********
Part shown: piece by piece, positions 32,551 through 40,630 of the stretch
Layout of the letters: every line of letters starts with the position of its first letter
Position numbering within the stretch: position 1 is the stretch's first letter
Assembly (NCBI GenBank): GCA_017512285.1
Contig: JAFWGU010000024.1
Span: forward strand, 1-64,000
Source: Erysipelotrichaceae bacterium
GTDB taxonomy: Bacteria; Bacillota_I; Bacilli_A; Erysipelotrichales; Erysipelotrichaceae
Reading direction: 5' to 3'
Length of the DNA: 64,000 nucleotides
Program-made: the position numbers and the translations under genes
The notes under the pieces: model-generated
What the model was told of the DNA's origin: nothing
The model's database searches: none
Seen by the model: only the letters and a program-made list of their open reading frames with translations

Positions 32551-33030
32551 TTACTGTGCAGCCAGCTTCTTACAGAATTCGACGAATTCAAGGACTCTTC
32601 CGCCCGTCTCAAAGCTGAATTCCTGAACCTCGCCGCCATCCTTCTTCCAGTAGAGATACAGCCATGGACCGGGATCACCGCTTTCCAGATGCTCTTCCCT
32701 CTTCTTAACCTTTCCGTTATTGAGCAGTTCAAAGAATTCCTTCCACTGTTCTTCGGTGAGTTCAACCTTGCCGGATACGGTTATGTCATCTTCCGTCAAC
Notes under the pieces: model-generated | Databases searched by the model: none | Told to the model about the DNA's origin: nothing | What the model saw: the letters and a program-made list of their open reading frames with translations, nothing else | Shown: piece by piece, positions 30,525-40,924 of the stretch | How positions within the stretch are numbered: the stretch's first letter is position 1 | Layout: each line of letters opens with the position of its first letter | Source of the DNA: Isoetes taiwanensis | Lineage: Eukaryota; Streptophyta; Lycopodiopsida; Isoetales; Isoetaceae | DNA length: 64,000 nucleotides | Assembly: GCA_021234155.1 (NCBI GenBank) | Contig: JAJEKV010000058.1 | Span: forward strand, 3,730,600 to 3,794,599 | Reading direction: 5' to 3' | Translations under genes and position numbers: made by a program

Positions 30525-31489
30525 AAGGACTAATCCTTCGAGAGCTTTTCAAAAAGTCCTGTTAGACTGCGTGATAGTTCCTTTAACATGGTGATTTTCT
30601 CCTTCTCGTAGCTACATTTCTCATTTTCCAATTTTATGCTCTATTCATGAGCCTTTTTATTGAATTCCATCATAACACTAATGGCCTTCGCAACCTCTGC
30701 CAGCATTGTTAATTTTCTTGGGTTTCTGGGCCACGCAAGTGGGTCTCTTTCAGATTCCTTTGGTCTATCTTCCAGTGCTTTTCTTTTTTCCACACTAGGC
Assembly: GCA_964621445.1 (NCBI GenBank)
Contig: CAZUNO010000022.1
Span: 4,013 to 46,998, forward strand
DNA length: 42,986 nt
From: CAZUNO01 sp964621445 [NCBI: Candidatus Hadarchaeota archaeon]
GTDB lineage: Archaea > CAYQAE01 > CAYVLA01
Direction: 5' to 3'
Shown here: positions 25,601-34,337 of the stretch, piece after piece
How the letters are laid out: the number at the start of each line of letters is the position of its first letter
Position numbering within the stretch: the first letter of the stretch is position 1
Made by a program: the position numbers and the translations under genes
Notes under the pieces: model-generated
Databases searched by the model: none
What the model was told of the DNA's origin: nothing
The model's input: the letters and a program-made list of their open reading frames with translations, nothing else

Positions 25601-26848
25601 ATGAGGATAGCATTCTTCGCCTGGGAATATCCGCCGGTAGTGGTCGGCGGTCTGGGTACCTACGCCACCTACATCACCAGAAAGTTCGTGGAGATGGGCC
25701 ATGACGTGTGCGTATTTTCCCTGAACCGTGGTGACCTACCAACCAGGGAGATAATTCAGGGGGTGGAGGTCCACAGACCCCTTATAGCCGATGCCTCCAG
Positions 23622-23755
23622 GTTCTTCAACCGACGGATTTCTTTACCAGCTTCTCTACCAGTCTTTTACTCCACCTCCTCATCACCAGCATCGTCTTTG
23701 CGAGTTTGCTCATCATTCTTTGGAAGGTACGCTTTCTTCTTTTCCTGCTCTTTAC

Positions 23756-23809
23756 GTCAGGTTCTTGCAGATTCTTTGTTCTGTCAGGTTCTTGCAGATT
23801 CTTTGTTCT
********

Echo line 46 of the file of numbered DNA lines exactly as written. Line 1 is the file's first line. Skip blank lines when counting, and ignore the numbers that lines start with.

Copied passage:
Positions 23756-23809